Stem Cell Advances Offer Hope to Back Up the Hype

Stefan Lovgren
for National Geographic News
December 4, 2006

Recent weeks have seen major breakthroughs in stem cell research, including the restoration of vision in blind mice and the use of human stem cells to produce insulin "naturally" in diabetic mice.

Human stem cell treatments for these and other diseases may in some cases be at least a decade away. But each new discovery has added to the notion that stem cell research is showing increasing signs of living up to the hype surrounding it.

"I think it was an act of faith a couple of years ago that [something like the vision-restoration process] should work, but now we have some clear examples that it really is working," said Thomas Reh, a professor in the University of Washington's Department of Biological Structure in Seattle.

Curing Diabetes?

Stem cells are primal cells that have the potential to transform into various cells and tissues found in the human body.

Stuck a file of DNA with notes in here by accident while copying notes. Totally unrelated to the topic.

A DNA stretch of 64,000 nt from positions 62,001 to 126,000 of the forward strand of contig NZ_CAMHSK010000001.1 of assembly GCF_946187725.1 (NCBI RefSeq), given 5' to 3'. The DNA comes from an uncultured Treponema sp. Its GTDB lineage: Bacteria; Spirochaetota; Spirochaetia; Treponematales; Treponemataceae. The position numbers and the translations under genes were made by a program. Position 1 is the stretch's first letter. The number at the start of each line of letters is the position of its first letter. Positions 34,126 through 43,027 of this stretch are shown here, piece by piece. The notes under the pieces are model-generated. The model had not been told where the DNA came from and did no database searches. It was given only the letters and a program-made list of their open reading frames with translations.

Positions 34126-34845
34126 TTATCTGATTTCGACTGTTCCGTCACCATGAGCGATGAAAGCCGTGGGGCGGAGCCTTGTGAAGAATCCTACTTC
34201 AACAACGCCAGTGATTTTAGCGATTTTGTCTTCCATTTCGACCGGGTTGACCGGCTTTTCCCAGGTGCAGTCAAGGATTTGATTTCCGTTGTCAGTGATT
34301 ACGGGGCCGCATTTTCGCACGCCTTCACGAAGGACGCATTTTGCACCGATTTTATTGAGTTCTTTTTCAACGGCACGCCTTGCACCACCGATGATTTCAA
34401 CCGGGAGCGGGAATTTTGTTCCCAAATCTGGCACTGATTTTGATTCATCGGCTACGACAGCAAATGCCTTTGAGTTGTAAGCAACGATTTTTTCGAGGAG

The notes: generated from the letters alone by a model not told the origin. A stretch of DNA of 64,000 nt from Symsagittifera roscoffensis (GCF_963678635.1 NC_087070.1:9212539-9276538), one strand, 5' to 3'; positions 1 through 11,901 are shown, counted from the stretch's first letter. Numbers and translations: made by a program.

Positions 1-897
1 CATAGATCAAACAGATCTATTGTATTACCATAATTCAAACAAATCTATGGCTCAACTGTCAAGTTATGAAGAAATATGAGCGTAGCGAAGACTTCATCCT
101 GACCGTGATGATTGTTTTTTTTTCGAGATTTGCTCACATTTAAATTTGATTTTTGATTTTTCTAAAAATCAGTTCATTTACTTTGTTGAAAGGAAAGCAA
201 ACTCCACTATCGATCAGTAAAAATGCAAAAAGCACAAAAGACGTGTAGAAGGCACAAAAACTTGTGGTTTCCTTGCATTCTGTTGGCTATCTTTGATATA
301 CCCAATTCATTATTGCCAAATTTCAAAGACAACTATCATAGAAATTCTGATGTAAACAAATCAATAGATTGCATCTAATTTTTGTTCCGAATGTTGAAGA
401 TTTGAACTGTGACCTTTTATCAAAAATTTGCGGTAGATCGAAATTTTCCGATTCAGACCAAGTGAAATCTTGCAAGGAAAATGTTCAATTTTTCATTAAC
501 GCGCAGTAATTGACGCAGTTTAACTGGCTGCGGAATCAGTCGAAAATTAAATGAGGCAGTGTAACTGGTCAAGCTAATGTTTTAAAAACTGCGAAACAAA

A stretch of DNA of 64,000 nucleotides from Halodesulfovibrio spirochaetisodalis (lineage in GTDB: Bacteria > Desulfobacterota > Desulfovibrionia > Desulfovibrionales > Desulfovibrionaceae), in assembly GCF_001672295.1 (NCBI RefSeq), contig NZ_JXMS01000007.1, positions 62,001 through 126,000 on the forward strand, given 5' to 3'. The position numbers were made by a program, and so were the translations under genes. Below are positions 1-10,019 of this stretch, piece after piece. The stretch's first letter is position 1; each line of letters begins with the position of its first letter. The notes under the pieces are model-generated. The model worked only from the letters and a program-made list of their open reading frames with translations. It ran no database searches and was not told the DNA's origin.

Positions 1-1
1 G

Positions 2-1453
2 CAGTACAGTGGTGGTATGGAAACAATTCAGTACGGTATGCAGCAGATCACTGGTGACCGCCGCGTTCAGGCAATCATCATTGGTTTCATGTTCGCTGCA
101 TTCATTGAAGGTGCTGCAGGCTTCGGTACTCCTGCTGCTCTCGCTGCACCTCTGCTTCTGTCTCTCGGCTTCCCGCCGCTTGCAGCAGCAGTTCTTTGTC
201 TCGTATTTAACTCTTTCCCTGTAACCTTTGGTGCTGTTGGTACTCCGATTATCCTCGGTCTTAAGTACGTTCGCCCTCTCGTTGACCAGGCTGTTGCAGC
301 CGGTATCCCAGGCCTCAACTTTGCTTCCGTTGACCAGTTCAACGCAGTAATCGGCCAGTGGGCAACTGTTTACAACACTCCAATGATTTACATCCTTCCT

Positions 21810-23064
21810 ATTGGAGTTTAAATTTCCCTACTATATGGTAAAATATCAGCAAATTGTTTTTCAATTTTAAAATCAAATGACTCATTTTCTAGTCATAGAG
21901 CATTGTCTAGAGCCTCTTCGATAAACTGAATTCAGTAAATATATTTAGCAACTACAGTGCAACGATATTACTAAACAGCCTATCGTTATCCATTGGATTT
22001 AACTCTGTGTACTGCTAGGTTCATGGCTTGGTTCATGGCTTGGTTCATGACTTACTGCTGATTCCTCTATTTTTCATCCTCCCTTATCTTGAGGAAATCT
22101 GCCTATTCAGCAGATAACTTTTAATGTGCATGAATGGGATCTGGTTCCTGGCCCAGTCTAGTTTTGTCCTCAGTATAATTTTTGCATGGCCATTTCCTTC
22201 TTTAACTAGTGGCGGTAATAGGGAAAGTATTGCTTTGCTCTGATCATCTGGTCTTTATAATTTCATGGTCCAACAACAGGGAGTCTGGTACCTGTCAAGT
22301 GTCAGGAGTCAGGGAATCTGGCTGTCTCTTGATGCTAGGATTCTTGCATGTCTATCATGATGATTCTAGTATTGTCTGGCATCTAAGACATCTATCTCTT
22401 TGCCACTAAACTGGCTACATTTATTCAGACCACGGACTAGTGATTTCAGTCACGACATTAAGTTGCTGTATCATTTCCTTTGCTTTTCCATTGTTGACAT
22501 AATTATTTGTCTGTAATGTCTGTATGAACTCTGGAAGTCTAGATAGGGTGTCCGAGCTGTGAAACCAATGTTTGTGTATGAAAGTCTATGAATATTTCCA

They could potentially be used to repair tissue, grow new organs, or lead to treatments for a wide range of ailments.

There are many types of stem cells, from adult stem cells derived from umbilical cord blood or bone marrow, to stem cells taken from human embryos.

Most scientists say embryonic stem cells have the greatest research potential, because they can develop into more cell types than other stem cells. But embryonic stem cell research is controversial, because starting a stem cell line in most cases requires the destruction of a human embryo. (Related: "Stem Cells Can Be Collected Without Destroying Embryos, Scientists Show" [August 23, 2006].)

Some of the recent studies, however, highlight the potential for treating illness with adult stem cells, which are not fraught with the same ethical concerns as embryonic stem cells.

In a study published in November in the journal Proceedings of the National Academy of Sciences, researchers reported that stem cells derived from human bone marrow and transplanted into diabetic mice stimulated the animals' pancreases to produce insulin, repairing damage caused by diabetes.

"This fits with a large body of evidence that these cells have this remarkable ability to go to injured tissues and repair them," said the study's lead author, Darwin Prockop, the director of the Center for Gene Therapy at the Tulane University Health Sciences Center in New Orleans, Louisiana.

In the future, Prockop said, "the therapeutic idea would be to take small amounts of marrow from patients, then grow a large number of these cells, and give them back to the same patient to heal tissue."

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